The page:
The player deals seemed inadequate to (MLBPA Executive Director Marvin) Miller, who set up a meeting with Topps, whose president, Joel Shorin, told him: “There will be no changes because, honestly, I don’t see the muscle in your position.” This response did not surprise Miller – he knew that he was not going to get a better deal from Topps by appealing to Shorin’s sense of fairness. That is not how labor battles were won. He needed muscle.
In early 1967 Miller suggested to the players that they stop renewing their individual Topps contracts and boycott Topps photographers. This was the only way, Miller advised, that they could get Topps to deal with them. Although the action was voluntary, Topps was able to take no more than a handful of photos during the 1967 season, and, with the dispute unresolved, none at all in 1968. This had an effect on the 1968 Topps set, which was not able to show as many properly attired photos as usual, and a much more dramatic effect on the 1969 set.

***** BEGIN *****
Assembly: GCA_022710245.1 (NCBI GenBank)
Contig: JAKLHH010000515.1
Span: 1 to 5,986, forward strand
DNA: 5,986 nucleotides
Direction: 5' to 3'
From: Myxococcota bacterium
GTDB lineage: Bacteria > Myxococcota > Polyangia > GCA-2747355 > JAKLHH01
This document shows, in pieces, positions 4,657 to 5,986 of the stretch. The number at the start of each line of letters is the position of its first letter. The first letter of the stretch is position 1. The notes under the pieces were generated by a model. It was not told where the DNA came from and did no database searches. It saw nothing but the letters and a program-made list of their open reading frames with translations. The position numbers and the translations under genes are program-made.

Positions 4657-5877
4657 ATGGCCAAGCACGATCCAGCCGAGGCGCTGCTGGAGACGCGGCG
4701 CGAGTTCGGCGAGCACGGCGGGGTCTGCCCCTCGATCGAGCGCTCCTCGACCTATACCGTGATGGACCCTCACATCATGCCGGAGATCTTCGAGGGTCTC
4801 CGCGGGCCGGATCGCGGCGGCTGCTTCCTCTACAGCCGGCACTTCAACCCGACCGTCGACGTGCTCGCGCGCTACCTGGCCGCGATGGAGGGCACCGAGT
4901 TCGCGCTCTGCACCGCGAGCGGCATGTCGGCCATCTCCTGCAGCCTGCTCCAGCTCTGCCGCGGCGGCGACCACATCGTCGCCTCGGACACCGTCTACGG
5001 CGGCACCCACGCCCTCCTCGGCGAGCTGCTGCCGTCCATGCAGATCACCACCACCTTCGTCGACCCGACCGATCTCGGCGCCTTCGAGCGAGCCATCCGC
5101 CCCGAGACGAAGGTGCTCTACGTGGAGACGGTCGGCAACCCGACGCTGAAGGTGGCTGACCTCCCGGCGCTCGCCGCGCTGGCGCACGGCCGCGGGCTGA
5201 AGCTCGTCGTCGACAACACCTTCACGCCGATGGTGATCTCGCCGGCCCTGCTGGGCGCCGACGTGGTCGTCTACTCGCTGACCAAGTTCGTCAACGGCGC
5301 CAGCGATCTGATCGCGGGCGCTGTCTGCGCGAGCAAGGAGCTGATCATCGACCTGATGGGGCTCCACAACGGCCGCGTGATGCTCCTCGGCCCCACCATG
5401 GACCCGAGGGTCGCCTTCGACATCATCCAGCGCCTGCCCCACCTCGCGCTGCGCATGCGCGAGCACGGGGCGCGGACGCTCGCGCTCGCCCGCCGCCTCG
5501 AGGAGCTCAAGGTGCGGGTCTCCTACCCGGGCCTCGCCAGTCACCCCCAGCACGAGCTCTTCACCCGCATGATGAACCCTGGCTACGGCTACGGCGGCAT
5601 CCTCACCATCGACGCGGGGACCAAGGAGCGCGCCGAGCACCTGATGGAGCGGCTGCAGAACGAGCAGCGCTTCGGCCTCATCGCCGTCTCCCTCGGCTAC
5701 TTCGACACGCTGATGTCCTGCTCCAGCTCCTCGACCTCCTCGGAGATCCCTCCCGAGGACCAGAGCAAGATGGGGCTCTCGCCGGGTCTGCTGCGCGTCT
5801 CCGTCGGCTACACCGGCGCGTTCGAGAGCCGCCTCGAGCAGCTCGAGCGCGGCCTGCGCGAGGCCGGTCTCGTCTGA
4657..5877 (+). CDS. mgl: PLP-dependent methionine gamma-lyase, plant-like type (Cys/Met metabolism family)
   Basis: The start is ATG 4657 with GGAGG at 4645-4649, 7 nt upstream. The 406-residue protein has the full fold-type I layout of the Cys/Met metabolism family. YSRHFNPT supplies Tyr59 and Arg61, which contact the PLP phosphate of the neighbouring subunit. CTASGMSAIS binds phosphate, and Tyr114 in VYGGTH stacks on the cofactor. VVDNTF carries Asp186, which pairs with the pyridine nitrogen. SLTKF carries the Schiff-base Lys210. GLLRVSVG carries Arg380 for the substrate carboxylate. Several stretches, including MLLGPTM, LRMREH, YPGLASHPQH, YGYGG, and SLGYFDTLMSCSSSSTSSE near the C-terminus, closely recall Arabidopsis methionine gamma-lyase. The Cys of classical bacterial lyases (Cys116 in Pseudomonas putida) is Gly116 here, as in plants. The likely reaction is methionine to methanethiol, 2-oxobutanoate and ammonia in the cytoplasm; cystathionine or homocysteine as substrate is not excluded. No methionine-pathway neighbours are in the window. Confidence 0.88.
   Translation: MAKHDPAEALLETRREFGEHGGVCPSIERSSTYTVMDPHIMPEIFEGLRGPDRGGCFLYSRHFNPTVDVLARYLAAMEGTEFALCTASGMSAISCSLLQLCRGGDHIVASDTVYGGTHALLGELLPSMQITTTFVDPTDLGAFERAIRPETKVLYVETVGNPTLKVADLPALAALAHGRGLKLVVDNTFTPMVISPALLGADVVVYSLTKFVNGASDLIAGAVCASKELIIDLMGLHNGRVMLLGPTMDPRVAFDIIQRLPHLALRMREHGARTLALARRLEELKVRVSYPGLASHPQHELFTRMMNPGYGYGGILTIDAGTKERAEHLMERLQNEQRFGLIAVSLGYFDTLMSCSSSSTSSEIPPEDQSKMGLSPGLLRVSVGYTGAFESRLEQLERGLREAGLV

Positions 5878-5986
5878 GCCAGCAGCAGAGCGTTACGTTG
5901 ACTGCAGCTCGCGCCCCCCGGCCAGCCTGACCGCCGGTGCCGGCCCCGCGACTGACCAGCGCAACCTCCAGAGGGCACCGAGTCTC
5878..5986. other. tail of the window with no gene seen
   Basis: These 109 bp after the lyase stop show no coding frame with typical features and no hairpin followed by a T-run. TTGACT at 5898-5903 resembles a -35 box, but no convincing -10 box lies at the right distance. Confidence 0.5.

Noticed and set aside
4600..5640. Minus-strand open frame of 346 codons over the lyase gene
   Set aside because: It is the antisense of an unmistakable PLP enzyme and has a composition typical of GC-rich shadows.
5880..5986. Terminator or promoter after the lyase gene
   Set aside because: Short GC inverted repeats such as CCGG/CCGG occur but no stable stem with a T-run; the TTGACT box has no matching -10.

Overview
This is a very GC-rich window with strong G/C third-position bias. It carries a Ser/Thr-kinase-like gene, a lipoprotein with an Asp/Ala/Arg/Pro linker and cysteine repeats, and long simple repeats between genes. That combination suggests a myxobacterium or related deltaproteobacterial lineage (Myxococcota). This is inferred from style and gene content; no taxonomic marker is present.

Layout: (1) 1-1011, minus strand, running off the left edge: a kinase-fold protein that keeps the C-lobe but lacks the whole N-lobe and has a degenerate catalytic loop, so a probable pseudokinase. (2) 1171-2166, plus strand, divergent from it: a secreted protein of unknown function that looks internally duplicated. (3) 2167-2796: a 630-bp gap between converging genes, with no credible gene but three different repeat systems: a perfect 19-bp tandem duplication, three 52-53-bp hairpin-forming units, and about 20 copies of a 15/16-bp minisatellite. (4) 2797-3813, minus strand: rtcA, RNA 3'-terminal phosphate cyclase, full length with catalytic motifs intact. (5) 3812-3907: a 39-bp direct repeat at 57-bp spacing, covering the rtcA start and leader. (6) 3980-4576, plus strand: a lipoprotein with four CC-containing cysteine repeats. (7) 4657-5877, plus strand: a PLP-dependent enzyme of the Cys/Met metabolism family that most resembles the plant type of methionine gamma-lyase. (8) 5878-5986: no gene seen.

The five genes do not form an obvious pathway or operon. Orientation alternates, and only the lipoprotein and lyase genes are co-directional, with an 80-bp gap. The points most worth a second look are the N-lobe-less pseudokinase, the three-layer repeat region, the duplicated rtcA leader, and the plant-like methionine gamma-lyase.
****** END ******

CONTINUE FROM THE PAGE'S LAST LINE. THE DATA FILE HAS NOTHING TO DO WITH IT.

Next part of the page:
Source: Mark Armour, SABR Baseball Card Blog